Back in the times of Genghis Khan, warriors were expected to be proficient in what was known as the ‘Mongolia three manly skills.’ It was believed that, to truly be a great warrior, you needed to be adept in archery, horseback racing, and wrestling. Over time, these skills have transferred over to the Mongolian culture of sports and martial arts, with many women becoming more involved.
While the most widely known festival amongst Mongols, National Naadam is held every July 11 to 13th, the traditions of Naadam go as far back as when Genghis Khan was alive. However, back then military parades and sporting competitions were carried out to train and select competent soldiers, it has now become a day for commemorating the 1921 Revolution – a time when Mongolians gained their independence from China.
This national festival is an excellent opportunity to understand and witness the heart of Mongolian culture. Besides the main three sports that many come to watch, the festival retains its color through various foods, crafts, and costumes. The festival’s opening ceremony tends to start off with athletic and musical live performances, as well as marches from soldiers and monks.
Since the time of Genghis Khan, archery has been an important skill in military power, with every warrior making sure they were well prepared for battle. The art of archery has been around for centuries. Ancient ancestors were believed to have used bows and arrows for hunting.
In Mongolia, both men and women can participate. Provided a total of four arrows to shoot, the teams of ten aim to hit a total of 33 ‘surs’ – small wooden cylinders. These serve as their targets and are typically stacked on top of one another. While it is encouraged for archers to try and knock out the surs out of the wall, hitting a sur in the center provides more points. Men would shoot 40 arrows from 75 meters, while women participants fired 20 from 60 meters.
The Mongol bow was built for high velocity and ease of use from horseback. It has come to be well known for its effectiveness in build for military purposes, and has been noted to have a range of 500 meters. Due to its smaller size, it allowed the archer to shoot from horseback or on his knees. It also provided greater accuracy and control. Overtime, these composite bows that were used in ancient times were replaced by the current Manchu Bow, which is more commonly used by Mongolians in modern day.
Due to Mongolia’s flat terrain, horseback riding is an integral part of the culture. It was one of the required skills one had to learn to be considered as a Mongolian warrior, and the art of horse racing remains to be heavily a part of the tradition. This is clear during the festival when herders from all over the country flock in the thousands to show off their best horses.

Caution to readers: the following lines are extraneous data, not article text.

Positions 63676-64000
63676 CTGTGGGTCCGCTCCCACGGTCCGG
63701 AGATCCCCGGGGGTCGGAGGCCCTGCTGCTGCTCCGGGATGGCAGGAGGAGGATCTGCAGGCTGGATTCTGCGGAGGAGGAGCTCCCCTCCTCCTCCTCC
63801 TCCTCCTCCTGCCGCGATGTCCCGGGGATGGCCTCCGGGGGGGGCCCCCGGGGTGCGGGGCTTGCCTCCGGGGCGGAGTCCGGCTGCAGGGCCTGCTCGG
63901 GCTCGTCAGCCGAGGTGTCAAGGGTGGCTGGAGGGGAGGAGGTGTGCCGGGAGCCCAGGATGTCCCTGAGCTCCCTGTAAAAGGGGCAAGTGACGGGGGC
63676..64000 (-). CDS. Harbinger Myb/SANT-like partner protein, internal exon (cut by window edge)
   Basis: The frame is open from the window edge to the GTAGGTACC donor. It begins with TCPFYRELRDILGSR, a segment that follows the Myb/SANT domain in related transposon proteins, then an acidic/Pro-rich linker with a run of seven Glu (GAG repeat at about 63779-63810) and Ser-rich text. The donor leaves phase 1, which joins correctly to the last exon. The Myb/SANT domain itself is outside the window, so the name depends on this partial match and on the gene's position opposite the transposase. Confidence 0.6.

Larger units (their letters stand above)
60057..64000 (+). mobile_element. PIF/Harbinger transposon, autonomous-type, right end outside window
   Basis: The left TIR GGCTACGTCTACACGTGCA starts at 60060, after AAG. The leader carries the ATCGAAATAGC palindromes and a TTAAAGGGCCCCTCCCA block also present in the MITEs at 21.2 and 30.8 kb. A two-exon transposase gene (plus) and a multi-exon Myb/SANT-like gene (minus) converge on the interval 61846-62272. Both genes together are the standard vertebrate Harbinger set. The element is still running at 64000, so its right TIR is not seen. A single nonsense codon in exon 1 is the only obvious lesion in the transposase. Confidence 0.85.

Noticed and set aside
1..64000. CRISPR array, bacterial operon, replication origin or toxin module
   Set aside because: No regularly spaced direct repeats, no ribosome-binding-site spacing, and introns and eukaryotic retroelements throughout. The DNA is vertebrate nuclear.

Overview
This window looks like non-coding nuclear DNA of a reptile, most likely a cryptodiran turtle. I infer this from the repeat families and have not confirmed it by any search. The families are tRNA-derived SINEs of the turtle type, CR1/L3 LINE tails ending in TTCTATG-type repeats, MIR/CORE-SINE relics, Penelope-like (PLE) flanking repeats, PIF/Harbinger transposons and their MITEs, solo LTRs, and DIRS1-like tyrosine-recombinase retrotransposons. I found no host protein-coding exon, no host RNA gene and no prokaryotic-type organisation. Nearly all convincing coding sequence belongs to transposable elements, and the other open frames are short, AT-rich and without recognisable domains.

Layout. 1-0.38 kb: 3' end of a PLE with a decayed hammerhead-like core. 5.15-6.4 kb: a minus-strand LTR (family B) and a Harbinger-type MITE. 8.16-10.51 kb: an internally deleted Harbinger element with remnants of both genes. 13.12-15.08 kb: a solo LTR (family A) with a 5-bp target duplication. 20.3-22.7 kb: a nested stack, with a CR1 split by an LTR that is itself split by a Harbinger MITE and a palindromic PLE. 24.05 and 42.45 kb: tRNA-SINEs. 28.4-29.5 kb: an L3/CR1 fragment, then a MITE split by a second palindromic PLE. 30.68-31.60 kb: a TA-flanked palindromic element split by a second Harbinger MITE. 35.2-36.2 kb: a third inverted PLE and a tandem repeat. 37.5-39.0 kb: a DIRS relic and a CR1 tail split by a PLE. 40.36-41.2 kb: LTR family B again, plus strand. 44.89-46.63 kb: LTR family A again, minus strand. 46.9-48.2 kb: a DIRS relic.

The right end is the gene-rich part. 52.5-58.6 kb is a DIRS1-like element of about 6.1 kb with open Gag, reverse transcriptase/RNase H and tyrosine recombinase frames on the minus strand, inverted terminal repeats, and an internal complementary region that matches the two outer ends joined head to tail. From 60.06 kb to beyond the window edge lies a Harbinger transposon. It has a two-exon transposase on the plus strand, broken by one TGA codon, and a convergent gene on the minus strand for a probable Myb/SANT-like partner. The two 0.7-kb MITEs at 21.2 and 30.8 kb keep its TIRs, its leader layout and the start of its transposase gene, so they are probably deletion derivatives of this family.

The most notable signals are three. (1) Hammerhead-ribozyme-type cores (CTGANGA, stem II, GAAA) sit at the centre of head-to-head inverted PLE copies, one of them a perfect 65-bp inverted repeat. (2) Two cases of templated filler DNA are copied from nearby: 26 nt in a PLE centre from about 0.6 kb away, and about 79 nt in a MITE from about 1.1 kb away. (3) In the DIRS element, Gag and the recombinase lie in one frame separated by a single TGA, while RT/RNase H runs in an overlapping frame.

Quite different from the West, in Mongolian horse racing, riders are typically children and range anywhere from 6 to 12 years old. Without a difference to gender, these kids have been raised on the back of a horse since infancy, giving them a natural skill in horse racing. Furthermore, while most Western horse racing competitions involve short sprints, in the Mongolian traditions, participants are expected to race as far as 15 to 30 kilometers. The pride of each horse comes from its endurance, more than simply speed.
The Mongol horses themselves are native to the country. Playing a large factor to the conquests of the Mongol Empire, these animals are slightly smaller than foreign horses, yet maintain a strong, study build. Additionally, living outdoor all year, these horses possess great stamina and are capable of enduring extreme conditions.
The art of wrestling has been around since Genghis Khan’s days, where it was noted that he used this style of unarmed combat to prepare for battle. However, the earliest recordings of its origins are illustrated on the cave paintings found in the Bayankhongor Province of Mongolia, which go as far back as 7000 BC. This painting of two men grappling one another points to the fact that wrestling was still practiced during this period, maintaining the truth that it largely been a part of the Mongol culture for ages.
Out of all three of the primary sports and skills of the Mongol, wrestling is notably the most popular and prominent. During the Naadem Festival, anywhere from 500 wrestlers across the country will gather in this one spot to test their strength and prove themselves as the strongest.